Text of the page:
Legacy Group loan officer is 'mortgage detective'

Loan Officer Patti Wible tailors clients to available loan products.  - Courtesy photo
Loan Officer Patti Wible tailors clients to available loan products.
— image credit: Courtesy photo

By general agreement, questionable lending practices caused the economy to tank, so changing these habits is a necessary part of a return to prosperity.

With this in mind, a local businesswoman has positioned herself as way for consumers to gain access to the most favorable mortgage options.

“I see myself as a mortgage detective,” said Patti Wible, a loan officer with the Legacy Group. “I see what’s available that is most appropriate for a particular client. I then create a package that takes all the details into account and will satisfy the bank’s lending requirements.”

Wible travels to Legacy’s Silverdale office several days a week, but works out of her home much of the time and has concentrated on serving South Kitsap accounts.

She has recently increased her local visibility, joining the Port Orchard Chamber of Commerce as well as other local committees.

“I used to get most of my business through referrals from past clients,” she said. “But in this market, I need to expand and find as many new referral sources as possible.”

Wible said Kitsap County is more stable than a lot of other locations due to the military and the steady employment stream that results from its presence.

Wible joined Legacy in 2007, when it opened its Kitsap office.

Prior to that, she had about 15 years experience in the mortgage business.

“When I moved to Port Orchard in 1990, I had difficulty getting a loan on my house,” she said. “I had good credit, but wasn’t making much in my job. It was an awful, degrading experience. I had to approach all of these different lenders separately. I looked at the process and felt that I could do this, and could do a better job.”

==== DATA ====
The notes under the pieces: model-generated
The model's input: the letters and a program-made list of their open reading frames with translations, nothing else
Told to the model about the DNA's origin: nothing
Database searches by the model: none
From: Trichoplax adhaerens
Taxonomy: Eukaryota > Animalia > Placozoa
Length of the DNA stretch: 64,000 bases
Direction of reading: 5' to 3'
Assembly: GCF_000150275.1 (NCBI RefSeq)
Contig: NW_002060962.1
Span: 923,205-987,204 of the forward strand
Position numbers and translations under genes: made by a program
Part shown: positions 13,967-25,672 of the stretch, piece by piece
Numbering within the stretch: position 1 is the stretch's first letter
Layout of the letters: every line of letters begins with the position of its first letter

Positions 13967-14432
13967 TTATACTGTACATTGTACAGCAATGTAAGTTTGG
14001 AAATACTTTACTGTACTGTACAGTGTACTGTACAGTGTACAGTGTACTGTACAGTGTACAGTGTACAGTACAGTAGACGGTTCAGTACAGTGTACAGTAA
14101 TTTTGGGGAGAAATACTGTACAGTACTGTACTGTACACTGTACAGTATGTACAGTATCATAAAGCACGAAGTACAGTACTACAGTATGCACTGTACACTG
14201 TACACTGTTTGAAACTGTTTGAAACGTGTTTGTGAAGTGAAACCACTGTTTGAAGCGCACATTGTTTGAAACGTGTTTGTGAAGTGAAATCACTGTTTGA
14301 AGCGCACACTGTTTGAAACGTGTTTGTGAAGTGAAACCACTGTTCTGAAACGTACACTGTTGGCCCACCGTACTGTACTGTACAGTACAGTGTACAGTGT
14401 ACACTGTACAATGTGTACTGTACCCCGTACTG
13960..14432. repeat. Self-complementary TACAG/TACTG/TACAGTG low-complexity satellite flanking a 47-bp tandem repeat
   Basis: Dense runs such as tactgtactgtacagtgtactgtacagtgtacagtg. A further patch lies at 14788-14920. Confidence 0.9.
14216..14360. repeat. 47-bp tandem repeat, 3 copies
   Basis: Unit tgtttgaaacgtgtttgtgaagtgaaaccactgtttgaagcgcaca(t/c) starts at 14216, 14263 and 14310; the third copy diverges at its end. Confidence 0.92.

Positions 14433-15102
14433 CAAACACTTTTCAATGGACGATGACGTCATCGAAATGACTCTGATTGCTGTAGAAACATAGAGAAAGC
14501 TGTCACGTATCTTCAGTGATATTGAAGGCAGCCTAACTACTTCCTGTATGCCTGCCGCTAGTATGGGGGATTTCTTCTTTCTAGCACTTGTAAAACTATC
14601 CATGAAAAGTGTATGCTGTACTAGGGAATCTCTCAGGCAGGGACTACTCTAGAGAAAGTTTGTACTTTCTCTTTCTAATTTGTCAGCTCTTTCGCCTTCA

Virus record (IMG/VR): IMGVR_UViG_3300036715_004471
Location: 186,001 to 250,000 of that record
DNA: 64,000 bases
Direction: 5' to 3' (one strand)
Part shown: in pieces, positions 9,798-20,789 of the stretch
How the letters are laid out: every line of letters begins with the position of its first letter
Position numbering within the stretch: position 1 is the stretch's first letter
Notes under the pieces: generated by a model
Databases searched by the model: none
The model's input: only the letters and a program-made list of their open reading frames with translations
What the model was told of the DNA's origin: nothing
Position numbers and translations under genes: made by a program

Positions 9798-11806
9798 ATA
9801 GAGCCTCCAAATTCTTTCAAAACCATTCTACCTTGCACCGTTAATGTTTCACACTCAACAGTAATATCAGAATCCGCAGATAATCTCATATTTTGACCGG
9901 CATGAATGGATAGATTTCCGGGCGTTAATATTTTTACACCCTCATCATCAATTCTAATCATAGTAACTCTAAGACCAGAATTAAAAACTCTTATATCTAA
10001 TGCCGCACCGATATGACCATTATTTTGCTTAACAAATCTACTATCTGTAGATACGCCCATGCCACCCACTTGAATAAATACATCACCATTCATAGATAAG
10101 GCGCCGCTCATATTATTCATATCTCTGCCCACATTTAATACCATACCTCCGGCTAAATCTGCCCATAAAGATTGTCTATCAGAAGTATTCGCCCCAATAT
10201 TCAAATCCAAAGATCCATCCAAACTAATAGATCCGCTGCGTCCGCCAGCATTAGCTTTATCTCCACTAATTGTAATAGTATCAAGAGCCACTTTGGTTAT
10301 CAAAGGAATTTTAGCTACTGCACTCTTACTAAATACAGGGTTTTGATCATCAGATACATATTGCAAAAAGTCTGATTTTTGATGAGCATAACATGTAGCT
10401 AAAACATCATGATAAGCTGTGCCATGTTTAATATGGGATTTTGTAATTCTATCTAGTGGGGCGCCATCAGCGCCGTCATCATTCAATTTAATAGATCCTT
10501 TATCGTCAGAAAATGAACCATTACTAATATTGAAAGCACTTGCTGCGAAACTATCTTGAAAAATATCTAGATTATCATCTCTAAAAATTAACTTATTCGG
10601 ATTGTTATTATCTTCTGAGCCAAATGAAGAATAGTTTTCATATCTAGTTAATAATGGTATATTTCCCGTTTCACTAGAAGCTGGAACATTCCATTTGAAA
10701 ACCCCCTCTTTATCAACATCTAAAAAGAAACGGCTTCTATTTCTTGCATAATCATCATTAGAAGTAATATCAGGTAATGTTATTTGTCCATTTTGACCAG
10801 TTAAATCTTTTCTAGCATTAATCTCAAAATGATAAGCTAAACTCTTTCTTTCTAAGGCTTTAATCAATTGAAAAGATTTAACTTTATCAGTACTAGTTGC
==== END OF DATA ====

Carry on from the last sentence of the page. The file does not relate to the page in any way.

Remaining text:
Much of her success has to do with knowledge, ability and the desire to save others from the same degrading experience but technology plays a part.

Wible uses a software program that takes the amount of the loan, the client’s credit rating and other data and then outputs the best available rates from all local lending institutions.

“If you go to one of the large banks, you can only choose from the products they’re offering at the time,” she said. “I provide access to everything, and present it in a way that is easy to compare.”

Wible said that most borrowers with a credit score of 620 are able to secure a loan, although some lenders now require 640.

Wible said she performs the same job as a mortgage broker but works under different regulations.

Brokers connect the borrower with the lender and then moves on to the next deal. As a correspondent lender, Wible’s company is liable for the loan if the borrower defaults in the first year.

“We have a lot more responsibility than a mortgage broker,” she said, “so we’re more careful about who we lend money to. If our client commits mortgage fraud or defaults, we need to buy back the loan.”

In the past, a borrower could take out a loan with one lender and watch ownership change hands several times during the life of the loan (even though the terms of the loan cannot change).

This still happens, but not as frequently.

While the economy evolves, some advice stays the same. Wible said that a 30-year loan is still a more comfortable option than a 15-year option, in case the borrower hits a rough patch.

Even so, the best option is to make extra mortgage payments whenever possible.

“If you can make two extra payments a year, one on principal and one on interest, you can take nine years off of the life of the loan and save a tremendous amount,” she said.

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